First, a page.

Jones was a very fine soloist and she clearly appreciated that this work is not a concerto; rather, she was the leading voice, prima inter pares. The husky tone of her viola was beautifully projected and I felt that she conveyed the spirit of the music most successfully. In the closing section, based on ‘Set me as a seal’, her playing was especially eloquent. Her BBC NOW colleagues, the principal oboist in particular, gave her sensitive and very stylish support. It must have helped that in Brabbins we had a seasoned VW conductor on the rostrum; his recently completed CD cycle of all the VW symphonies for Hyperion confirms his intuitive feel for the composer’s music. The wordless semi chorus made a fine contribution. I believe these were the same singers who had performed the similar function in Sancta Civitas the night before. Flos Campi is emphatically not a choral work; rather, the singers are an additional part of the overall texture and these singers had clearly been trained so that they understood this.

This was an excellent performance of Flos Campi, one which showed how wonderful the music is and how disappointing it is that the piece is not more frequently programmed.

After the interval we were treated to a performance of The Faerie Bride by Gavin Higgins (b.1983). Higgins hails from the Forest of Dean, which is in Gloucestershire but which sits close to the border with Wales. In 2020, he became Composer in Association with BBC NOW. His Concerto Grosso for Brass Band and Orchestra was premiered, with great success, at the 2022 BBC Proms by the Tredegar Town Band and the BBC NOW. Tonight’s soloists, orchestra and conductor premiered The Faerie Bride at the 2022 Aldeburgh Festival and this performance of the cantata was, I believe, its third. I think I may be right in saying, though, that this was the second performance of a revised version of the score which now includes the use of a small chorus, of which more in a moment.

The cantata has a libretto by Francesca Simon. I will very briefly summarise the theme of the work, as laid out in much more detail in the composer’s programme note. The story is inspired by the Welsh legend of the Lady of Llyn y Fan Fach. The Lady in question (always referred to simply as ‘Woman’) has fairy powers. She lives in a lake where she is spotted by the Man. He woos her and eventually she agrees to marry him, but with the caveat that should he ever strike her ‘three blows’ she will return to the lake. The aforementioned blows turn out to be psychological rather than physical. Over the course of the next few years, as related in the story, the Man offends the Woman on three occasions and after the third such occurrence she returns to the lake from whence she came, taking with her not only the couple’s sons but also the wealth they have accumulated in the form of livestock. So, the Man loses everything. During their marriage the Woman is never accepted by the Villagers (the chorus) who make their disapproval clear on three separate occasions.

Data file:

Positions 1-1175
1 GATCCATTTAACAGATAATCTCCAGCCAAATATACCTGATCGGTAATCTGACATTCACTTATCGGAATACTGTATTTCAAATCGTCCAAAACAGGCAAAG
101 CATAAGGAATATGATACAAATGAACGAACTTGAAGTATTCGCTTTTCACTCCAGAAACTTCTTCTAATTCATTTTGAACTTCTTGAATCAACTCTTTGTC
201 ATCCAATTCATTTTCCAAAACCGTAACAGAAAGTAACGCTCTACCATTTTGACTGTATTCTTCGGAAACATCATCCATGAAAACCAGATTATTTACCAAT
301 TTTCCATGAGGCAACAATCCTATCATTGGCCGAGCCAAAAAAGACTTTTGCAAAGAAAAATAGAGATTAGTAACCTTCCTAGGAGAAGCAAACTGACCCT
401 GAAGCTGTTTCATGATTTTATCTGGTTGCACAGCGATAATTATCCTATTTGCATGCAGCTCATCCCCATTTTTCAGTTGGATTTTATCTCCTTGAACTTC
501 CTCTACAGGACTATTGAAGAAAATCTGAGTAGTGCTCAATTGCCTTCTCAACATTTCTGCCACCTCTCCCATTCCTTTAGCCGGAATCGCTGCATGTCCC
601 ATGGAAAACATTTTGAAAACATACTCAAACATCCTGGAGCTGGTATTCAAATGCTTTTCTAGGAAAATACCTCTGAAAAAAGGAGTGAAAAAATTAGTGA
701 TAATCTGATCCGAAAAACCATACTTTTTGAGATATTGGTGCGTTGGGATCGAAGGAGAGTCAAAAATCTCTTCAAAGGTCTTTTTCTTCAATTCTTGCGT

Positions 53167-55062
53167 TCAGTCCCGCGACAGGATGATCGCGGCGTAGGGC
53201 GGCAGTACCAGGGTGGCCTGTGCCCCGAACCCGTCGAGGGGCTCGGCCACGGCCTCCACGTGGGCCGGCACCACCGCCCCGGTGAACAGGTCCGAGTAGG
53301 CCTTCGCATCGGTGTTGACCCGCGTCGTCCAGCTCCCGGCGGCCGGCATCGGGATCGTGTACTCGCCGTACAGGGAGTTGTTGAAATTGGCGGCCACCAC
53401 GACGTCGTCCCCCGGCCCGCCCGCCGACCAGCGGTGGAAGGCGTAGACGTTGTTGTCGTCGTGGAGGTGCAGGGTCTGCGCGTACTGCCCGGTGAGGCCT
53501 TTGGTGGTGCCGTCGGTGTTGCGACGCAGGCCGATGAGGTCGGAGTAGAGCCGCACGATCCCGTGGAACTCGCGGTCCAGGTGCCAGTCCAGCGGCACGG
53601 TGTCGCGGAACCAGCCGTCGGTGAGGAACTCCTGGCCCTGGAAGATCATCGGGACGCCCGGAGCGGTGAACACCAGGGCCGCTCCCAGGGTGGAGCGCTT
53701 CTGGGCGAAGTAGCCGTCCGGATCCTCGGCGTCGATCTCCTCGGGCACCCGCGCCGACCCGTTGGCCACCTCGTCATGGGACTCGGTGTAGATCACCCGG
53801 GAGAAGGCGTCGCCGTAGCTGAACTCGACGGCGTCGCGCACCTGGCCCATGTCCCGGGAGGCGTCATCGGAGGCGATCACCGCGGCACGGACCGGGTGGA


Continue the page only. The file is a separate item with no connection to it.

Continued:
The cantata is divided into five Parts (‘The Lake’ and each of the four seasons of the year) plus a short Prologue and Epilogue. The whole score plays without a break.

There is much to admire in Higgins’ score. The very substantial roles for the two soloists are well written. Their vocal lines are strongly melodic and I was delighted that Higgins eschews the spiky type of vocal writing that one encounters from several contemporary composers. Instead, the vocal parts are highly expressive and it seemed to me that the music was extremely well written for the soloists. In both cases, the singers were able to spin a strong narrative. In Marta Fontanals-Simmons and Roderick Williams we had ideal soloists; both of them were convincingly ‘in character’ and offered expressive, compelling performances.

A key feature of the work is the very colourful and inventive orchestral scoring. The orchestration illustrated and enhanced what was going on in the narrative very effectively. I loved in particular the way in which at the very start Higgins conjures up an evocative image of the lake with the music rising mysteriously and quietly from the very depths of the orchestra, the music gradually moving ever upwards in the orchestral register. At the end, after the Woman has disappeared back into the lake, Higgins retraces his footsteps, as it were, gradually going back to the quiet depths; this time, however, he subtly adds the very quiet sound of harp and high strings.

This score is, I think, the work of a composer with an excellent and imaginative command of the orchestra. One thing that pleased me very much was the fact that even though the orchestral scoring is full of detail and incident it never swamps the soloists. From my seat, two-thirds of the way down the cathedral nave, I was able to hear both soloists, and their words, clearly. Brabbins kept everything on a firm trajectory, using his significant operatic experience to excellent effect so that the narrative thread was sustained.

The small choir has three brief interventions in the score. My understanding is that in previous performances the two soloists sang these short passages of popular disapproval in unison. I think it makes much greater sense to have these words – which, after all, are the words of third parties – sung by other singers. That said, I do wonder if Higgins could not have made greater use of the choir. If they had been given the opportunity, perhaps, to comment on the story from time to time I think that would have added an extra dimension to the score – and an additional texture to the fabric of the work. As things stand, in a work lasting some 47 minutes, the choir is, frankly, underused.

Overall, though, I think The Faerie Bride is a most interesting work and a fine achievement. The composer and librettist were present to experience the work’s enthusiastic reception from the Three Choirs Festival audience.

John Quinn